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25mnb's blog Anything worth owning is worth maintaining. As a landlord who understands that a property is an investment, maintaining that property shouldn’t be a thing of choice. It should rather be a necessity.

Every landlord ought to know that failure to maintain a property can lead to damages that, overtime, are severe and costly. That’s not all. It will mostly likely also result in your tenants, if you have any, being unhappy, which in turn can compel them to park out.

The bottom line is that a decaying property is never attractive and is prone to frequent and long void periods.

Therefore, carry out occasional inspections of your house to ascertain that everything is in good shape and that your tenants are neither abusing it nor neglecting keeping it clean. If you notice any damages, implement repairs immediately.

You may, of course, not be qualified to carry out the repairs yourself. This is why it’s ideal for every landlord to maintain a network of technicians to handle maintenance and repairs whenever called upon.

Here are the top aspects of your property that you ought to look out for once in a while.

Plumbing and drainage

Tenants aren’t the best people to look after your property’s plumbing and drainage system–especially tenants with kids. Children are particularly fond of stuffing things down the drain. This does not imply that tenants don’t play an important role in the maintenance, if only because they live there and because taking care not to damage your property should be in their tenancy agreements.

Of course, it’s likely that you vetted your tenants properly before admitting them. But then you can never be too sure.

Have a plumber or a drainage system technician inspect the pipage twice a year, at least. Even if you don’t have tenants in the house, you ought to monitor the plumbing and drainage system of your property for intrusion by insects, rodents, or tree roots. Fix anything that needs fixing before the damage worsens.


Whether you have tenants in your property or not, it’s always the landlord’s obligation to provide and maintain locks or other security devices needed to reasonably secure his or her property.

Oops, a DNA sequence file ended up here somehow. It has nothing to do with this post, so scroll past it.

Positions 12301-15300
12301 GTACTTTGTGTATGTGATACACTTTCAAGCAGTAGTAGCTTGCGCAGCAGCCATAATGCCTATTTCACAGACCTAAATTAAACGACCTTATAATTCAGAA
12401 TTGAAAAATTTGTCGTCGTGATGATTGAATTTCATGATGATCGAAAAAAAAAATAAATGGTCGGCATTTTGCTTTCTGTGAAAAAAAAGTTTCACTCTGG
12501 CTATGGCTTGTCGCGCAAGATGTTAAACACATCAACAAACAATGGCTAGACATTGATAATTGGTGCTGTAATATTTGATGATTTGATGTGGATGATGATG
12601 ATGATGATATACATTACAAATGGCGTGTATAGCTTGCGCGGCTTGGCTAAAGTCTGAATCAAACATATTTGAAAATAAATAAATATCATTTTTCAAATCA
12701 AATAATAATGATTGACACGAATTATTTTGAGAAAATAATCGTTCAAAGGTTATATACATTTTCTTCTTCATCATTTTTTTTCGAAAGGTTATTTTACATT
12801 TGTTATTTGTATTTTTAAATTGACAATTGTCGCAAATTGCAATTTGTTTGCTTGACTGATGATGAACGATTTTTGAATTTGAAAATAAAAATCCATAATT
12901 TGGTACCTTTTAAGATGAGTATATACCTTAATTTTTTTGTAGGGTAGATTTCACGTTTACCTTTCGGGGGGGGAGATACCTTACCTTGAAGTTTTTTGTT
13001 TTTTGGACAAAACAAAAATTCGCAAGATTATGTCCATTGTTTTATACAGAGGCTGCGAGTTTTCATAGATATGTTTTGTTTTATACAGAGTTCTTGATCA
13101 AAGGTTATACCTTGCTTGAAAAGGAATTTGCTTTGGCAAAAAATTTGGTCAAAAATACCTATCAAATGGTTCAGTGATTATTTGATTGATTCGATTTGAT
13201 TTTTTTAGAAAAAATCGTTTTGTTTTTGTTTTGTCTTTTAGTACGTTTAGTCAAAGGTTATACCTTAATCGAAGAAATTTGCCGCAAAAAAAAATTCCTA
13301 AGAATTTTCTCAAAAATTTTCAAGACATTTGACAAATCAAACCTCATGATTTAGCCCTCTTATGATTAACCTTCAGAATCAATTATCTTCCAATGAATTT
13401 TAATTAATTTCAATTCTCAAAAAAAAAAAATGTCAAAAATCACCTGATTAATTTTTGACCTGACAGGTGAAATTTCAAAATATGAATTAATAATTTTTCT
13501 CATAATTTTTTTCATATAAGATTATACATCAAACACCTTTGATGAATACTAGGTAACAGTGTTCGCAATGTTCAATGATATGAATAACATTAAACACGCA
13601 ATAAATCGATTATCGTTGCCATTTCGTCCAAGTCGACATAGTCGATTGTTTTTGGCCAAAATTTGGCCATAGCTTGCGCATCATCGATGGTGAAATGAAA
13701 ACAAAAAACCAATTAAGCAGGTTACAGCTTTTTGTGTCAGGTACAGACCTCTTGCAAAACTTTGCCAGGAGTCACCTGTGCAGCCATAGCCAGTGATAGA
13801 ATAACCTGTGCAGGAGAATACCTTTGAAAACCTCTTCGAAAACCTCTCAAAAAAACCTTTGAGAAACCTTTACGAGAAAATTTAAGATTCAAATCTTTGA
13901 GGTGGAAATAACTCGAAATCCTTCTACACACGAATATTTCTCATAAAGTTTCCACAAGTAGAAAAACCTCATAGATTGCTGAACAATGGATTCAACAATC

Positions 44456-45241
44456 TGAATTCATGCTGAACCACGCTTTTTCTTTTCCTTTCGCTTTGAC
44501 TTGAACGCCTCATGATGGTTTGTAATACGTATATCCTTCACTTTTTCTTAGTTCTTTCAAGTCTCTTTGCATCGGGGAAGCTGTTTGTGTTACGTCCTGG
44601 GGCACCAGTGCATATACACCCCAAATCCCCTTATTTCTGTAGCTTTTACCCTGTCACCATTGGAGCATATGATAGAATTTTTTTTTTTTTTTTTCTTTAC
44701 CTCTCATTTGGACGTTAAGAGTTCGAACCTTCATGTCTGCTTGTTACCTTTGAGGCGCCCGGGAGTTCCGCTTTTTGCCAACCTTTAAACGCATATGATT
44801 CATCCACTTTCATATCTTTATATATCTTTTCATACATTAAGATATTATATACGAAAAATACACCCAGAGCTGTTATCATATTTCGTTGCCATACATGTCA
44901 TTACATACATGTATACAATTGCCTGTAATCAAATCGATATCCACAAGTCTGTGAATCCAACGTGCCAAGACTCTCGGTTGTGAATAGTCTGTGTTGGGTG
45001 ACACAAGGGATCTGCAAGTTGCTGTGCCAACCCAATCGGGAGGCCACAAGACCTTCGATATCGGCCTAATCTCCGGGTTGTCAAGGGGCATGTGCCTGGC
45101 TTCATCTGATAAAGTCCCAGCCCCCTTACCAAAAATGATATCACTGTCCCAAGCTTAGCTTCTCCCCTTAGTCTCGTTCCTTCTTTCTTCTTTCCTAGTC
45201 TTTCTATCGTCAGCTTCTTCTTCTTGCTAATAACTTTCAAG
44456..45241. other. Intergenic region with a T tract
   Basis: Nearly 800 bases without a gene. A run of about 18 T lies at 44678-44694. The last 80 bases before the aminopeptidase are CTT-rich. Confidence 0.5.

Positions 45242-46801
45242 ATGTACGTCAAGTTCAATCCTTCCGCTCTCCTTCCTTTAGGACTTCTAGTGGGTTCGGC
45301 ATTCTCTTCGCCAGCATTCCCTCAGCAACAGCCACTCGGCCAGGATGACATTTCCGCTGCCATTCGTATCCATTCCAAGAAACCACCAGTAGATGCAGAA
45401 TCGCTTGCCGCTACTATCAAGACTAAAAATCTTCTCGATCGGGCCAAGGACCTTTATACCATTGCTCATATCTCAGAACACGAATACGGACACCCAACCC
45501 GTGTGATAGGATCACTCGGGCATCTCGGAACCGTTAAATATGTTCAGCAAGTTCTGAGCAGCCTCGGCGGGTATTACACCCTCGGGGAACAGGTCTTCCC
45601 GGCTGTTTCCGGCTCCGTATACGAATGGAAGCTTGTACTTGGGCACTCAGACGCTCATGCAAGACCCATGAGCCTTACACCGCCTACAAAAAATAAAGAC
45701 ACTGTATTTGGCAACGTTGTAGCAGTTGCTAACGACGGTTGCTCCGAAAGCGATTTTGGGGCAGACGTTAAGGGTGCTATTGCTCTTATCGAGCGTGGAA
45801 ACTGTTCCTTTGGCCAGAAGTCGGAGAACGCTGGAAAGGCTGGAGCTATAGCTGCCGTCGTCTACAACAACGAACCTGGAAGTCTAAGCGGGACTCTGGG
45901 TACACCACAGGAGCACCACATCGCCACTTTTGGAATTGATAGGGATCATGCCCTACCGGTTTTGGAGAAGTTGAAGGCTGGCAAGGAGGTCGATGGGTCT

If you have tenants, then monitoring your locks could be as easy as telling them to alert you as soon as they notice any issues with the locks. Also have a locksmith inspect your locks and other security systems periodically.

Walls and floor

Detecting damages like cracks and holes easy and something you can achieve with regular visits to your property. If you have a wooden wall or floor, ensure that they are properly sanded and varnished for durability.

While holes on concrete walls can easily be fixed and worn painting can easily be repainted, cracks are something else and can be rooted in the foundations of your walls. Hence, it’s best you have a builder or mason in your network who can inspect any cracks and find its cause.


Damages on your roof can lead to water penetration. This can lead to further complications—damages to the interior of your property or to your tenants’ possessions. The best way to go about taking care of your roof is by adding a roofer to your network of service contractors and having him inspect your roof once in a while. visit, or for more information on roof inspection.

If you or your tenants should notice any water intrusion, dampness on the inner walls, or a damp attic, you need to investigate immediately. Find the problem, and fix it before it worsens.

If your property has a chimney, be sure to inspect and clean it at least once a year.


While vegetation is nice to have in your environment, make sure that it’s not in any way inflicting damages on your property. Be mindful about trees growing near your drainage pipework or too close to the walls, weed growing on your roof, and leaves falling on your roof.

Tree roots can damage the pipage of your drainage system. A big root breaking through the foundation of your wall can crack the wall. If you must have a tree growing close to your house, make sure you regularly sweep fallen leaves off your roof and also prune the branches of the tree to distribute weight properly.

Watch out for dying limbs. A rotting tree or branch poses a grave hazard, not only to your building, but to the people living in or around it.